How has it helped my organization?

    Its primary job is to protect us and give us a degree of comfort. We're putting a lot of effort into creating a financial trading system. We want some comfort that it's secure behind the quality firewall and that's really what beckoned its purchase. The fact that we've not had any issue indicates that it must be doing that job reasonably well, and the fact that we don't get any of those attempted attacks from the block in China, because of geo-blocking, is probably the strongest feature for us. I wouldn't say it improves what we do because it doesn't affect what we do. It's really just security.  It's a tool to improve our security profile for what we do.

    We don't expose our remote desktop connected servers to the internet anymore. But when we did have that, because the security log is a really easy thing to set up, it would show you all the attempted, brute force attacks. That's now down to zero. We don't get any brute force attacks, but at the same time, we don't expose the Port 3389 out to the internet. We could achieve the same result with a domestic firewall in a domestic router. However, this gives us a degree of comfort that we can actually analyze any traffic that looks a bit suspicious, inbound, or outbound. That's a definite step change compared to what we'd have in an out-of-the-box type of router.

    Security is there to slow things down and make things a bit tricky. That's its bottom line. If security is easy, it's probably being done wrong.

    Certainly in the first few months of using it, it was quite time-consuming to get a configuration working that was reliable. Because I work from home, I originally had it protecting everything coming in and out of the home which didn't work well at all. It's protecting the home office and the server environment. Everything else just goes straight out of the domestic router out to the internet because we've got IPTV, with kids on devices. They don't need such a high level of protection. It would be nice to give them that because if you've got this perimeter that's protected by a really good quality product, you want to protect everything.  But when we tried that, it seemed to struggle with the high volume of traffic that was being generated by the IP cameras, the IPTV service, and the myriad of devices and iPads that we have in the house. So we stopped using it for that purpose.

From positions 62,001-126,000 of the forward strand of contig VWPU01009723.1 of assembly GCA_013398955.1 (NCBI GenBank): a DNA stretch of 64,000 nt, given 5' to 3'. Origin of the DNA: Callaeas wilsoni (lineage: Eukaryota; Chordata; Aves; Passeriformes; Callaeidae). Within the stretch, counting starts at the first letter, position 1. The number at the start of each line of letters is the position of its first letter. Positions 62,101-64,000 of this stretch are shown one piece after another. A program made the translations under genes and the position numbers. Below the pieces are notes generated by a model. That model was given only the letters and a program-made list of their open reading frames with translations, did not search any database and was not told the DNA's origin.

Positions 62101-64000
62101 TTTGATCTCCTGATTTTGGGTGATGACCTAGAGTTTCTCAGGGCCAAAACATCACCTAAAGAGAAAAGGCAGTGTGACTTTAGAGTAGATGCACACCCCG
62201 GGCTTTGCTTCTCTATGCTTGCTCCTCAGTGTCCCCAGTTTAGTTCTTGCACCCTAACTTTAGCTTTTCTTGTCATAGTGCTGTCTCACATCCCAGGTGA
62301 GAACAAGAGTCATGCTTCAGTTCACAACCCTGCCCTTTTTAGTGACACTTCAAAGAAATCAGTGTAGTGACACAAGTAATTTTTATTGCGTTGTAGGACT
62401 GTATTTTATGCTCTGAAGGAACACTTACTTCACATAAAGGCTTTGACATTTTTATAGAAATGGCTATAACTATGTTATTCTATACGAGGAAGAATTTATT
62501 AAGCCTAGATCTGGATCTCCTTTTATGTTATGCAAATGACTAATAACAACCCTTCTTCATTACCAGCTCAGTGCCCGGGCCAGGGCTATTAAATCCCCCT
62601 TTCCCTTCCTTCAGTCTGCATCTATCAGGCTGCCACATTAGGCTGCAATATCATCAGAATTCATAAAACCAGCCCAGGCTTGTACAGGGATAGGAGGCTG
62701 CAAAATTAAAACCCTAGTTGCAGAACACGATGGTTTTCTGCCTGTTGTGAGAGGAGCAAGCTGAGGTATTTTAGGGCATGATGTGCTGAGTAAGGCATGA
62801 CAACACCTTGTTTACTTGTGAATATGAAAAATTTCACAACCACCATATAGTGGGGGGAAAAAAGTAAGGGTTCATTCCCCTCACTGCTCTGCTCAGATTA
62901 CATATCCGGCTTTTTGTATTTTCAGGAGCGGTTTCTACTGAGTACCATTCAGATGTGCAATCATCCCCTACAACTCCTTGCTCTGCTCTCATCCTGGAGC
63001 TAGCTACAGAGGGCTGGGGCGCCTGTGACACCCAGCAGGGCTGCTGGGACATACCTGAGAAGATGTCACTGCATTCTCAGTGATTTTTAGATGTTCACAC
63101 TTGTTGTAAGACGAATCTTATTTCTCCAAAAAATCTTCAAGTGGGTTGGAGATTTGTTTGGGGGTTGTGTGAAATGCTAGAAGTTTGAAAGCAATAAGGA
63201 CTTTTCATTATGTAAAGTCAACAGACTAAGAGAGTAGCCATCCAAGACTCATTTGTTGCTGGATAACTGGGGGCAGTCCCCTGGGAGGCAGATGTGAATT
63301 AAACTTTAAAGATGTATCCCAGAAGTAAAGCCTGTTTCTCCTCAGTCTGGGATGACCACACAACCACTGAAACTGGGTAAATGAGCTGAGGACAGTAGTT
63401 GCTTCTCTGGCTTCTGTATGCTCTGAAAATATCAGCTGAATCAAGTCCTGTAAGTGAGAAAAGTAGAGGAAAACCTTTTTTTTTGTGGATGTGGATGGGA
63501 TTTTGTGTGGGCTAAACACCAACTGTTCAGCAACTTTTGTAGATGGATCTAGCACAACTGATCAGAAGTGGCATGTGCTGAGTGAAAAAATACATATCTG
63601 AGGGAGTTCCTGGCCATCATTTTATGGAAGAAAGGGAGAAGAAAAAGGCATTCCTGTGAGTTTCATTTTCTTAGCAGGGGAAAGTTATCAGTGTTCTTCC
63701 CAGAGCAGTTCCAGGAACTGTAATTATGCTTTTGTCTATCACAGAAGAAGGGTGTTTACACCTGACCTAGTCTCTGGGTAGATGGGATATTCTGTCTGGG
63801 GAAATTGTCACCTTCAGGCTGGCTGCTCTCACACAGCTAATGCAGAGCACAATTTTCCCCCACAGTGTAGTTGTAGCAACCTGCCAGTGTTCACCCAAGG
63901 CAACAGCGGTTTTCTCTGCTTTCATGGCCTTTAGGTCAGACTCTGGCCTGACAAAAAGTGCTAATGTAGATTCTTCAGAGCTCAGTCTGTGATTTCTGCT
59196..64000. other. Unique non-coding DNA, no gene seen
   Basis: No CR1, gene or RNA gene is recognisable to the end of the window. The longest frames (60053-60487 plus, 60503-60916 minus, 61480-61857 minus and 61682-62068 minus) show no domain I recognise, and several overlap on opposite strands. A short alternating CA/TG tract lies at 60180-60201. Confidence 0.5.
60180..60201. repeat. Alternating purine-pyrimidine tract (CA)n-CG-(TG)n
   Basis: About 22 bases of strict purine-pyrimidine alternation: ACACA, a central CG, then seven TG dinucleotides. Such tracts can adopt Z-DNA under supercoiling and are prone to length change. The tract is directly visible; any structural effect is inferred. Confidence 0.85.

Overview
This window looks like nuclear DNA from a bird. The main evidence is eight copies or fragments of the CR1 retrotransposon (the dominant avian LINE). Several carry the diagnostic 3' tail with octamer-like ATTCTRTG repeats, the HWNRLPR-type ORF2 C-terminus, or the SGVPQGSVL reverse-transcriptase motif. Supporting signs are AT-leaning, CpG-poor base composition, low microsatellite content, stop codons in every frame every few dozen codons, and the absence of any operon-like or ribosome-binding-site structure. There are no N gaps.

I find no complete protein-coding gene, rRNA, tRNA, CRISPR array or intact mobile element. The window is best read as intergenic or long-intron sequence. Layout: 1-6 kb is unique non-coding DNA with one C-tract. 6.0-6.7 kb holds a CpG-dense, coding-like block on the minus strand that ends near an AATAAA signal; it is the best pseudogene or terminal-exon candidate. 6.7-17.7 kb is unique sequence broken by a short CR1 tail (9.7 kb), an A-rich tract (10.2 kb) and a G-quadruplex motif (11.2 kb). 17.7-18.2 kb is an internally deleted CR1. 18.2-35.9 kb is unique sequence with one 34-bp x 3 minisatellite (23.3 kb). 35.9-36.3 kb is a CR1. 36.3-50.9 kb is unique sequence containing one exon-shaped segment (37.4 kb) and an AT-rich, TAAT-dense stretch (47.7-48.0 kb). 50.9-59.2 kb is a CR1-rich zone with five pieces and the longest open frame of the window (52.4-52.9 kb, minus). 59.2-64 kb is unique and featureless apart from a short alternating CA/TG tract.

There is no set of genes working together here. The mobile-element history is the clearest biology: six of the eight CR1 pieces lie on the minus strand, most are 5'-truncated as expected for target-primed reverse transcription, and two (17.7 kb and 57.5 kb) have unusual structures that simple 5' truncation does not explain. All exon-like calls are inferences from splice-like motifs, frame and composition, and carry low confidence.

What is most valuable?

    The top features are ones that we're not using yet but we soon will be because we've just had broadband upgraded in Australia. We've got something called the National Broadband Network, which is forced onto you, so you have to take it when it arrives. We'll be trying the high availability out soon. We tried that with some load balancing, it didn't quite work as we expected, but I think that was more of a configuration thing rather than a product thing.

    The geo-blocking is essential because the partners we deal with are typically either in the US or Australia. We know where our traffic needs to come from and we don't post anything publicly that the general world needs to see. It's just a few discreet services that need to be hosted on this financial trading stuff.

    The integration of Active Directory is very good as well. We don't use the VPN service. We use VNC. We get mixed results from the QoS, but that's another good feature. Really, dashboarding, track, and monitoring are the most important features for us as well.

    We are about to test the high availability and failover protection because one of the issues we have is the device or the Hyper-V host seems to need a regular rebooting, which isn't an issue directly in itself, but it would be nice if it could do that on its own. We can't find a feature to do that. That's the complaint I'd have of that and the HA might solve that problem for us. So we'll give that a go.